After 11 years in charge of one of the UK rising security stars, the CEO and co-founder of nCipher, Alex van Someren, has announced that he is to quit his post.
From 3 December, the new CEO will be Geoffrey Finlay, once CEO of Kewill Systems and managing director of JDA Software. Van Someren will remain on the board for a year to oversee the beginning of a new era for a company that he started in 1996 with his brother, Nico van Someren, with money from networking billionaire Terry Matthews' Celtic House venture outfit.
Matthews got his money back with interest in 2000, when nCipher went public with a heady face value of £350 million ($700 million). Today, despite a lower stock value, nCipher is considered a UK leader in its field of encryption hardware and management.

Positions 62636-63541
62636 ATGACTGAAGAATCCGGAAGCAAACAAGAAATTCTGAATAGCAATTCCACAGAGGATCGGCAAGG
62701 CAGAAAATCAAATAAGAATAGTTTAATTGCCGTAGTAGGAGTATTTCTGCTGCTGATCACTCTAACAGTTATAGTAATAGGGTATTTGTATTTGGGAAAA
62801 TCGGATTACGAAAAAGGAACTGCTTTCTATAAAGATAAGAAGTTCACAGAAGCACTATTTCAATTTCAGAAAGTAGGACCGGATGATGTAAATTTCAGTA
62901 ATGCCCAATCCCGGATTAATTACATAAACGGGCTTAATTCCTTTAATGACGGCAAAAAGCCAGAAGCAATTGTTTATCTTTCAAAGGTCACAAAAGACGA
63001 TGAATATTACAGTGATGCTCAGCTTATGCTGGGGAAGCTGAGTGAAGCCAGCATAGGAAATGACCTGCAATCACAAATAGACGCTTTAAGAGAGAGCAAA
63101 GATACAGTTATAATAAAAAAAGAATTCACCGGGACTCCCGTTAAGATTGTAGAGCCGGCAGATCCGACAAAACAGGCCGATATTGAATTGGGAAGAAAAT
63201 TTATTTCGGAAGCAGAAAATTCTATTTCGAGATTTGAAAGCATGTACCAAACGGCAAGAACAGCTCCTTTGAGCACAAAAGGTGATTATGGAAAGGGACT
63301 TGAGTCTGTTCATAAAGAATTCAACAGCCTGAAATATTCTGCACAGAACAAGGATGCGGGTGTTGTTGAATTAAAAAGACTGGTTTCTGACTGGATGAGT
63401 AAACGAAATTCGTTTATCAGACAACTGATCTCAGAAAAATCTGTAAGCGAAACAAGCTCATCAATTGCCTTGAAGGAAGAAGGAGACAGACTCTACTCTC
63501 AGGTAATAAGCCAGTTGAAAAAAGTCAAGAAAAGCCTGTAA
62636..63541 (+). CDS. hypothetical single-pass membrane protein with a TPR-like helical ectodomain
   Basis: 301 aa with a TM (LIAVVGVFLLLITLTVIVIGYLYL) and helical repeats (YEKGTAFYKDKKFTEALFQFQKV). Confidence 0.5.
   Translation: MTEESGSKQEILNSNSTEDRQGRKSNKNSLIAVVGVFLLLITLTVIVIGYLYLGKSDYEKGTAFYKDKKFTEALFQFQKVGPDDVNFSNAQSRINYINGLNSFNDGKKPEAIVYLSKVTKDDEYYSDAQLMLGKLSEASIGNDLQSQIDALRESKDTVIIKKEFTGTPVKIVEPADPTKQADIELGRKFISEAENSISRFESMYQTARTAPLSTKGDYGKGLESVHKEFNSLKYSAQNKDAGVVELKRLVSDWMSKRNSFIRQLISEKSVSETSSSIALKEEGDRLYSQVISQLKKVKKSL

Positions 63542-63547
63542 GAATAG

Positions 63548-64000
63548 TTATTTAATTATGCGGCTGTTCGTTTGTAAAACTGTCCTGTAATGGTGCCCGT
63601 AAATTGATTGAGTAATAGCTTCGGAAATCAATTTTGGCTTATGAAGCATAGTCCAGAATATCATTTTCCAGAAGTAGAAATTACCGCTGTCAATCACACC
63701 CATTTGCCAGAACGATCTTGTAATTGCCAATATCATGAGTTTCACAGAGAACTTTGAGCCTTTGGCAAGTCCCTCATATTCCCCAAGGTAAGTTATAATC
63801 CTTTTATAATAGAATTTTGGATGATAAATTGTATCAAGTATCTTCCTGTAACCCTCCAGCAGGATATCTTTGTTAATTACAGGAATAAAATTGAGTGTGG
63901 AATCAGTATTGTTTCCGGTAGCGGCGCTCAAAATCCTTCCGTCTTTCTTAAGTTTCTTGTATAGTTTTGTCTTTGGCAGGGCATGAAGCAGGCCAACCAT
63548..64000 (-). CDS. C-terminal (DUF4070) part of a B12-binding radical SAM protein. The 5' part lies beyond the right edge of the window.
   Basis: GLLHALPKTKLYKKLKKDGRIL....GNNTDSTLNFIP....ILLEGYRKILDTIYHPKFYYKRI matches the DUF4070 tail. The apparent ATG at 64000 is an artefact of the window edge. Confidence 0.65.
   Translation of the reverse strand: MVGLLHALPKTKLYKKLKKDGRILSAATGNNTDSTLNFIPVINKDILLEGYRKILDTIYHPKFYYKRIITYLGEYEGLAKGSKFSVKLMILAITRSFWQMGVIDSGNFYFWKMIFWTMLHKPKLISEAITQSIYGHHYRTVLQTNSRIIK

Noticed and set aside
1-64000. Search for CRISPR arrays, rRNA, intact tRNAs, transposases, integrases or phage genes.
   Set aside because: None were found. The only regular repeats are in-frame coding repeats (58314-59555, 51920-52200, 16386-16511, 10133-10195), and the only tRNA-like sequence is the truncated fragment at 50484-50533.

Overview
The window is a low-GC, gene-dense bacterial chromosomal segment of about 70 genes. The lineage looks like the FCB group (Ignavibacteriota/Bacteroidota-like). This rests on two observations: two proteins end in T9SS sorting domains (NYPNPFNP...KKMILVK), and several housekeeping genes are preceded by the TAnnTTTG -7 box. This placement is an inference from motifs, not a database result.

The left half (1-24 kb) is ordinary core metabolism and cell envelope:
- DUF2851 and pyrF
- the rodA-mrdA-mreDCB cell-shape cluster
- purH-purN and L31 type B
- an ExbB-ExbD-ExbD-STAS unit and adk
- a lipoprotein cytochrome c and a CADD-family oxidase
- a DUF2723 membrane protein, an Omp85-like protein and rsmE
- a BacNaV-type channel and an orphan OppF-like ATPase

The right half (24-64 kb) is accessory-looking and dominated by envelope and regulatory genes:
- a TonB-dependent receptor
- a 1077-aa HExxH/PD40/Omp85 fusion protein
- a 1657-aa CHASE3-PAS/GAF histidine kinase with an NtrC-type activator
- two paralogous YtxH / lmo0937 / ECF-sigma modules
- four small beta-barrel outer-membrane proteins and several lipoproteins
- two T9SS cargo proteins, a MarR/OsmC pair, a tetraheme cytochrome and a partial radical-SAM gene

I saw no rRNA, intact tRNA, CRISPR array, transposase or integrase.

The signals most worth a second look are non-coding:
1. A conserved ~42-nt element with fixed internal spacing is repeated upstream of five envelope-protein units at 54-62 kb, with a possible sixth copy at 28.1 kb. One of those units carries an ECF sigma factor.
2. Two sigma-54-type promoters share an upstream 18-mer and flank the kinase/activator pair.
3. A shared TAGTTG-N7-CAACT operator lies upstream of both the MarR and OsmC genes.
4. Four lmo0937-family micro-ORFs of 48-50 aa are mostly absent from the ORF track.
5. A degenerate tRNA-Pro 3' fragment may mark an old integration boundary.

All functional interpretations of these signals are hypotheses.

"I would like to pay tribute to the major contribution that Alex van Someren has made to the successful development of the company and the Board is grateful to him for agreeing to a period of transition," said one of the company's non-executive directors, Robert Jeens.
Privately, it is known that van Someren has been looking to step away from the relentless grind of managing a listed company for some time, and his departure is no surprise.
Given his youth, and long involvement with computing - he previously ran his own Acorn startup - it is unlikely that van Someren will simply retire to play golf at another of Terry Matthews' projects, the Ryder Cup-hosting Celtic Manor golf complex in Newport, Wales. Inside sources say he will almost certainly return to the industry in some guise after recovering from nCipher.